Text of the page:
“Who is she that cometh forth as the morning rising, fair as the moon, bright as the sun, terrible as an army set in array?” (Song of Songs 6:10)
One week ago we celebrated the Assumption of Mary, body and soul, into heaven upon the end of her earthly life. Today we celebrate her as Queen of Heaven and Earth.
There may be a “War on Women,” but it is not being waged by the side that holds women in such esteem as this.
Dr. Scott Hahn, professor of theology here at Franciscan University, talks about how the Assumption indicates her Queenship in this video from his St. Paul Center for Biblical Theology.
Mary was assumed into heaven—taken up into heaven—so that she might reign as queen over all of creation; or, rather, so that she might be accessible to all as our Mother, caring for us and bringing us closer to her Son.
There is no creature so hated and so feared by the demons of hell than the Blessed Mother. Jesus? They knew He was Lord of the cosmos: but Mary… she was a mere creature. She was supposed to be one they could (and would) sway and cause to choose sin. She was supposed to fall like the rest of us. But she did not.
She is God perfect work of art. She is the channel through which God became man. Her “yes” to God enabled Christ’s sacrifice on the cross. Her patient suffering at the foot of the cross, seeing her Son, whom she loved with a love this world has not otherwise experienced, bloodied and crucified and dying, won for her a crown of martyrdom. Her consistent care for all of God children—they are her children too, by virtue of her motherhood of God’s Son—shows her a true queen.
And this is not some gradual development of an extra-biblical practice created by the Catholics. From the middle of the third century, before we even had the Bible as such, we had a hymn we know today in the West as “Sub Tuum Praesidium,” or “Beneath Thy Protection,”:
Under thy protection
We seek refuge,
Holy Mother of God;
despise not our petitions
in our needs
but from all dangers
deliver us always,
Virgin, Glorious and Blest.
Mary, from the earliest days of Christianity, has been honored as a special intercessor to her Son.
Considering the manner in which knowledge and culture was passed along at that time, could it be because during that period after Christ ascended into heaven, leaving Mary and the nascent Church, Mary was honored and revered by the Apostles and their disciples as a special intercessor with the Ascended Lord, her Son? And if, as tradition indicates, Mary was then assumed into heaven upon her death, would not the Apostles and disciples have taken this as a cue that their veneration of Mary as intercessor was appropriate and good? If we hold that Tradition is the faithful handing-on of the heritage of the Church, guided and protected by the Holy Spirit (and we do), then what was held to be the true testimony of the Apostles at that early stage would certainly still be true today!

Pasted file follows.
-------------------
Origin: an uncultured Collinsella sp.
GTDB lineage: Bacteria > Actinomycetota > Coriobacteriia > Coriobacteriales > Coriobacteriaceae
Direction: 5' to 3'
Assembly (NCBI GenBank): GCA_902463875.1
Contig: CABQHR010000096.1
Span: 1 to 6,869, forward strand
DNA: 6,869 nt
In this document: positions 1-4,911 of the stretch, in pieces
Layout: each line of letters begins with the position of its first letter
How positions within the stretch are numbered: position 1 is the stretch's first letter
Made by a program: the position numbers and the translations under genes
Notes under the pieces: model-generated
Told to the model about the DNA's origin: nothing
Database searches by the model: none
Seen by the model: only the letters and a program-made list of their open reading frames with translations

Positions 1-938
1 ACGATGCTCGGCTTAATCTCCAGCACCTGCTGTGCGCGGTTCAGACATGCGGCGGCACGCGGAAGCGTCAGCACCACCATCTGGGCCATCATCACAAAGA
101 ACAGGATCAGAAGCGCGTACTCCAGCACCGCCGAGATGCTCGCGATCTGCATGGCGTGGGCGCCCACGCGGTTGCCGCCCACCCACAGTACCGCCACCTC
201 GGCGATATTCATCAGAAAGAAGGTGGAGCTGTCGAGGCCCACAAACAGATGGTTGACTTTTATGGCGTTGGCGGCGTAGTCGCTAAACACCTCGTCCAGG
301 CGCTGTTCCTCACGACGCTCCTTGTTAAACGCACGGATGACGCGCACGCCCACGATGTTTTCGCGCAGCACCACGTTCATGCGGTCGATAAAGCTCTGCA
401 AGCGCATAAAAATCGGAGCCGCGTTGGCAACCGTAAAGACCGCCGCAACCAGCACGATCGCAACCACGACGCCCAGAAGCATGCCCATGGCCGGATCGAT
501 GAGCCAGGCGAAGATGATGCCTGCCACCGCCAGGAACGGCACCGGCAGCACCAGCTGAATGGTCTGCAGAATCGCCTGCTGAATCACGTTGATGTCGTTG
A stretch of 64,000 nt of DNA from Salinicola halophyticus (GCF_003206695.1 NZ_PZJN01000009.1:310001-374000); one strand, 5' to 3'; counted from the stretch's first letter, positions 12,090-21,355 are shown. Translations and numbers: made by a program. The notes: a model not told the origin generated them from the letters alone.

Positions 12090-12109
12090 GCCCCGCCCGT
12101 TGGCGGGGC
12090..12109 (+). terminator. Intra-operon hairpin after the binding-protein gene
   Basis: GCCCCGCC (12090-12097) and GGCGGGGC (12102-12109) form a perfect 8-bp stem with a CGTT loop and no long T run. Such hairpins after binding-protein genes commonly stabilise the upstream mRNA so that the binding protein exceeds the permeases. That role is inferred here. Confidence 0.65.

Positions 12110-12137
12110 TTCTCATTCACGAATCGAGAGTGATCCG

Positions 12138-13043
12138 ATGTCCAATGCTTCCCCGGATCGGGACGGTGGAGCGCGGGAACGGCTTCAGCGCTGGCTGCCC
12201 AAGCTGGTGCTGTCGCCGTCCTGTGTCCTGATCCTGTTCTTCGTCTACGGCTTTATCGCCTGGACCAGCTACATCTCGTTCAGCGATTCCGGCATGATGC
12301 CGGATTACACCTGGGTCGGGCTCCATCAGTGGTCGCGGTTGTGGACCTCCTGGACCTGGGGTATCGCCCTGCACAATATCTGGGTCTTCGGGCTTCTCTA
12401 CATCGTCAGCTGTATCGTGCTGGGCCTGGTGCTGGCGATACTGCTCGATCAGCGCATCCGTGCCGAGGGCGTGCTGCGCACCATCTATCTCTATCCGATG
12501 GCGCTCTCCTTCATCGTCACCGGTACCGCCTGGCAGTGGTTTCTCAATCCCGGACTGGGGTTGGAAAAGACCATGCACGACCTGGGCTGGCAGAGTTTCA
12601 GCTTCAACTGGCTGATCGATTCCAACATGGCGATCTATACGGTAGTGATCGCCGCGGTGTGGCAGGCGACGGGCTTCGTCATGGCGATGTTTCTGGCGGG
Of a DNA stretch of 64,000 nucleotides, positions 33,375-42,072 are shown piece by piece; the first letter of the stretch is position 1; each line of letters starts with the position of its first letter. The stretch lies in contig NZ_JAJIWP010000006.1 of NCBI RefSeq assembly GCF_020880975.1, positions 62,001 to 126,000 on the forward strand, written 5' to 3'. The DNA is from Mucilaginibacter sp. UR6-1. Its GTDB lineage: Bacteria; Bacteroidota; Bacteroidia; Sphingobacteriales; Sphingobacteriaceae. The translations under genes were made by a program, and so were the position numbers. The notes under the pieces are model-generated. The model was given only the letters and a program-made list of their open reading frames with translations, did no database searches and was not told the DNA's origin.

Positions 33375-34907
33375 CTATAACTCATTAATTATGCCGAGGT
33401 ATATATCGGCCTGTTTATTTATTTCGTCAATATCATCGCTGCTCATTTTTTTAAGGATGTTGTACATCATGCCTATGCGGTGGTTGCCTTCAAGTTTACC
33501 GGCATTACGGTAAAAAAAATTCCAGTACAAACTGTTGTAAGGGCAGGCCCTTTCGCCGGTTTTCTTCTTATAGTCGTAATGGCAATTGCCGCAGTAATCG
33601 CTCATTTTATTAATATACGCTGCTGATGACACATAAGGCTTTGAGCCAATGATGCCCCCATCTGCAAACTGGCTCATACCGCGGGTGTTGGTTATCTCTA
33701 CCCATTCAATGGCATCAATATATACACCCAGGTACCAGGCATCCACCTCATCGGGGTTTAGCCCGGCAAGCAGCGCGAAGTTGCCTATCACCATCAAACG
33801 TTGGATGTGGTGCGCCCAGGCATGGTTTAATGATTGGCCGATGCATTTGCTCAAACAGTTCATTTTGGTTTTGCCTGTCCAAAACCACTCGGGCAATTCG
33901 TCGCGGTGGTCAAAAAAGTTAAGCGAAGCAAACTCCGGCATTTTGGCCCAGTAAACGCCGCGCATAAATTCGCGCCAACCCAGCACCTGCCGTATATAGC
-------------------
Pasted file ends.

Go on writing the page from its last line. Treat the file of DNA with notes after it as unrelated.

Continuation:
Pope Pius XII wrote in Ad Caeli Reginam:
From these considerations, the proof develops on these lines: if Mary, in taking an active part in the work of salvation, was, by God’s design, associated with Jesus Christ, the source of salvation itself, in a manner comparable to that in which Eve was associated with Adam, the source of death, so that it may be stated that the work of our salvation was accomplished by a kind of “recapitulation,” in which a virgin was instrumental in the salvation of the human race, just as a virgin had been closely associated with its death; if, moreover, it can likewise be stated that this glorious Lady had been chosen Mother of Christ “in order that she might become a partner in the redemption of the human race”; and if, in truth, “it was she who, free of the stain of actual and original sin, and ever most closely bound to her Son, on Golgotha offered that Son to the Eternal Father together with the complete sacrifice of her maternal rights and maternal love, like a new Eve, for all the sons of Adam, stained as they were by his lamentable fall,” then it may be legitimately concluded that as Christ, the new Adam, must be called a King not merely because He is Son of God, but also because He is our Redeemer, so, analogously, the Most Blessed Virgin is queen not only because she is Mother of God, but also because, as the new Eve, she was associated with the new Adam.
Mary, far from taking our attention off of Our Lord, leads us directly to Him and shows us the way to Him. She does this as Queen of our Hearts. Fly to Mary for refuge. Be a child in her arms. Let her be a mother to you. Share with her your hurts and fears and uncertainties. Let her wrap you in her mantle and comfort you. Let her reign in your heart so that she might herald the entrance of her Son, Our Lord, the King of all.